It is thought that roughly quarter of a million gay and bisexual men alone, served in the British armed forces during World War II.
The military had a different attitude towards open sexuality just before the war and during.
At the time there was none of the later homophobic uproar about ‘gays’ undermining military discipline and effectiveness. With Britain seriously threatened by the Nazis, the forces weren’t fussy about who they accepted.
One of the more famous gay war time hero’s was Battle of Britain pilot Lieutenant Ian Gleed. In his memoirs published in 1942, still at the height of the war he was forced by his publisher to create a ‘fictional’ girlfriend called Pam. It wasn’t until an interview with Christopher Gotch, his lover that the truth really came out in the 1990’s. Sadly Gleed’s plane was shot down in 1943 and because of the climate at the time Gotch was unable to publically morn for his hero, friend and lover with openness.
Quentin Crisp (Denis Charles Pratt) was born on Christmas day 1908 and spent his early twenties working as a rent boy. He was one of a few rejected by the army on the grounds he was ‘suffering from sexual perversion’. However in his fantastic autobiography he recalls how he ‘enjoyed’ the war years. When the Americans came to Britain he wrote, very comically “Labelled ‘with love from Uncle Sam’ and packaged in uniforms so tight that in them their owners could fight for nothing but their honour, these ‘bundles for Britain’ leaned against the lamp-posts of Shaftesbury Avenue or lolled on the steps of thin-lipped statues of dead English statesmen.” Recalling his experiences with American serviceman later in his work he went on to say “Never in the history of sex was so much offered to so many by so few.”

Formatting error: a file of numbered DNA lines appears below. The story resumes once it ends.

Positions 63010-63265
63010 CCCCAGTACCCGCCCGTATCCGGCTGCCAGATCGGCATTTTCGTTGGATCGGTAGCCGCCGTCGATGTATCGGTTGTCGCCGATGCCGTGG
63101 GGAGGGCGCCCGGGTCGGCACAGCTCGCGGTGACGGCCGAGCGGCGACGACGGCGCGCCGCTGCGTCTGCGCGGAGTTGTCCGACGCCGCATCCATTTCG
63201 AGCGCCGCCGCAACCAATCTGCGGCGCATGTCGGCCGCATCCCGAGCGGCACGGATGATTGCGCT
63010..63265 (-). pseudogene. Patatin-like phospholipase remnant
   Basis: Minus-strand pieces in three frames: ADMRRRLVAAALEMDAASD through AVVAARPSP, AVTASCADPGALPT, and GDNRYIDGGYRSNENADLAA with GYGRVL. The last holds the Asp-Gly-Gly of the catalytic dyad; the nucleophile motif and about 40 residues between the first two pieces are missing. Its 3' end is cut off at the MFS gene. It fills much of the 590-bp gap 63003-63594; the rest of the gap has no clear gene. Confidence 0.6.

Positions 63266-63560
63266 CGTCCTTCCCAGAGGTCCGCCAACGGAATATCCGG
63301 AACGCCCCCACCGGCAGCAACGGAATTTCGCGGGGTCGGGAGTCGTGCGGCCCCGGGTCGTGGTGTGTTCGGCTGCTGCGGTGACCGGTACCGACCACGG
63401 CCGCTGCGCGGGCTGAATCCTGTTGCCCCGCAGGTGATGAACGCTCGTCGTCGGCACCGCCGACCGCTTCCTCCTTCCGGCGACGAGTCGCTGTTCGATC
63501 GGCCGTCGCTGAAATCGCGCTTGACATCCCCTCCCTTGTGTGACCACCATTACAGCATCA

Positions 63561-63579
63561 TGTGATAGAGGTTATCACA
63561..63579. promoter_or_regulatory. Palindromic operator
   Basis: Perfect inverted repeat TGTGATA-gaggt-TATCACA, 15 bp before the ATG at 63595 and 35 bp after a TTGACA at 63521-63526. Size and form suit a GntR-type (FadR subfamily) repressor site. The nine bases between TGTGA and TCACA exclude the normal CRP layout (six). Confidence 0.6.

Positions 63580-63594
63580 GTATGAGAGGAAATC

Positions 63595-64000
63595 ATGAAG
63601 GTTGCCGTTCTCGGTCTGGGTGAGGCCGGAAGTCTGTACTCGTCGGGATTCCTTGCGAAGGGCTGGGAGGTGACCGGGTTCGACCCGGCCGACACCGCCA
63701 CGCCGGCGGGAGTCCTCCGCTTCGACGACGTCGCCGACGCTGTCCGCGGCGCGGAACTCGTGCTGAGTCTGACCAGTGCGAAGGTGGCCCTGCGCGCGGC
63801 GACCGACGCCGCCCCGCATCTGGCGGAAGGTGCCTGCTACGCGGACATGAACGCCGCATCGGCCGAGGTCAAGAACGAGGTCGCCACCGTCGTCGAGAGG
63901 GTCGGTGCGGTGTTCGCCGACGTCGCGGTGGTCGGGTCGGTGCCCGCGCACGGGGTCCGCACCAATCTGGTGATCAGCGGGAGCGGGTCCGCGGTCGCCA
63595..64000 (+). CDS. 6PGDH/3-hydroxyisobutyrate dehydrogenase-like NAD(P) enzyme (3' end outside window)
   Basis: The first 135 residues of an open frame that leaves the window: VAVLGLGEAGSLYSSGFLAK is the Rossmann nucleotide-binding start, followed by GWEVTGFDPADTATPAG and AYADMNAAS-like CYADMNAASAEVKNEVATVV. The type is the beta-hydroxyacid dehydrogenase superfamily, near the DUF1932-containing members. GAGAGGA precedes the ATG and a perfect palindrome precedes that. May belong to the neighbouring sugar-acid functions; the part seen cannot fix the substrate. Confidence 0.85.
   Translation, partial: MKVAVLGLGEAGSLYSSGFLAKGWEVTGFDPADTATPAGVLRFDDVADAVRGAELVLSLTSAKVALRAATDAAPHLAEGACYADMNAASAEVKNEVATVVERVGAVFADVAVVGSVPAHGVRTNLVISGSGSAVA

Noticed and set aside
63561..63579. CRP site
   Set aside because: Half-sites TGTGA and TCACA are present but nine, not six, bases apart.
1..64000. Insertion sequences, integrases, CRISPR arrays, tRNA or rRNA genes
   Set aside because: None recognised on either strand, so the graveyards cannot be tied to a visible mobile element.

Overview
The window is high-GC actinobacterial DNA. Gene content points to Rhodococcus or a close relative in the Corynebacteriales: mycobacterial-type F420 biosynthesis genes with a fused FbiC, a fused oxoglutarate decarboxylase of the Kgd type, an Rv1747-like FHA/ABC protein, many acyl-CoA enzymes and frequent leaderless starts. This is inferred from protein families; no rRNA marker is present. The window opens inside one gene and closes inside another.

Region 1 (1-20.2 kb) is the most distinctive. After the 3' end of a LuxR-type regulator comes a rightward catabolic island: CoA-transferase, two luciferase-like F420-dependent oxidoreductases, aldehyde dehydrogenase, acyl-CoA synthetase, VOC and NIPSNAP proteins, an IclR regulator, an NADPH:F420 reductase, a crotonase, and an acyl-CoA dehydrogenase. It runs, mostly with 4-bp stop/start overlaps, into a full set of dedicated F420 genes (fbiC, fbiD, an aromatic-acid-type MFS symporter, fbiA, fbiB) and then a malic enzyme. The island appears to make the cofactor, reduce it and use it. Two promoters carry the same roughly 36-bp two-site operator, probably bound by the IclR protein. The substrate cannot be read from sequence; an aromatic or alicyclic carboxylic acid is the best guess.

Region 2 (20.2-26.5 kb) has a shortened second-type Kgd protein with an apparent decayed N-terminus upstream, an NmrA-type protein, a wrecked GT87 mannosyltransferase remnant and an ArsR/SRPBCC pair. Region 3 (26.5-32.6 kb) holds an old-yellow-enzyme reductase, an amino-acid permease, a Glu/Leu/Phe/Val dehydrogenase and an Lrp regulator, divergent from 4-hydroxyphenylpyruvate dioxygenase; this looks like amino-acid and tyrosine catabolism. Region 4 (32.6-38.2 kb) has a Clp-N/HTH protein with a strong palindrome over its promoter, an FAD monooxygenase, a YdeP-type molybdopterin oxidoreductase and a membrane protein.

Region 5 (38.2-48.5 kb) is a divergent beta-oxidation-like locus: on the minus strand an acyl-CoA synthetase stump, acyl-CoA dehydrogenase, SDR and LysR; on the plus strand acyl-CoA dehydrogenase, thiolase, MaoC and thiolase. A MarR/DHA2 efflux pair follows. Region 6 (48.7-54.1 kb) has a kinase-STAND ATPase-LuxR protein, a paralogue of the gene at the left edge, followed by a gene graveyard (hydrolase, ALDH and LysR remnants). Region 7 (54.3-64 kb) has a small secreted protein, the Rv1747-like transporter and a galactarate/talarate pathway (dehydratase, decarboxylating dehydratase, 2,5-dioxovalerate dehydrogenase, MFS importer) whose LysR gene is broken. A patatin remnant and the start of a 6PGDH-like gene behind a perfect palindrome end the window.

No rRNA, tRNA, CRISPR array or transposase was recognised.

After the war things soon changed, men faced being prosecuted for their sexuality.
The British public wanted to get back to ‘normal’. It was common for dawn raids on homes of suspected men during late forties and the fifties.
Some men found themselves subjected to a law that now is considered flawed and would be subject to prison, even if they had helped to win the war. In 1945 the Public Morality Council officer noted: “Police are again conducting a campaign against those engaged in this deplorable offence.”
Dudley Cave a World War II vetren and long time LGBT rights campaigner reflected, just before he died in 1999 “They used us when it suited them, and then victimised us when the country was no longer in danger. I am glad I served but I am angry that military homophobia was allowed to wreck so many lives for over 50 years after we gave our all for a freedom that gay people were denied.”
Peter Wildeblood received an eighteen month sentence in 1954, in Wormwood Scrubs for conspiracy to incite certain male persons to commit serious offences with male persons (Buggery Act 1533.). Peter was also in the airforce during the second world war. He later left UK and moved to Canada.
At the end of 1954 over 1000 men were convicted of ‘gross indecency’, the average age was 37, back in 1938 they would have been 21. The age they were forced to sign up.
In 2014 the House of Lords rejected an amendment to allow all convicted men that were deceased to have a pardon because of the amount of paper work. A man who served in the second world war would be roughly be in their eighties or nineties in 2014, very few would still be alive.
In 2014 Allan Turring who is credited for saving millions of lives received a posthumous pardon, after an Internet campaign.
Hardly seems fair others have not received the same treatment, considering the sacrifice these men had made in their life times.
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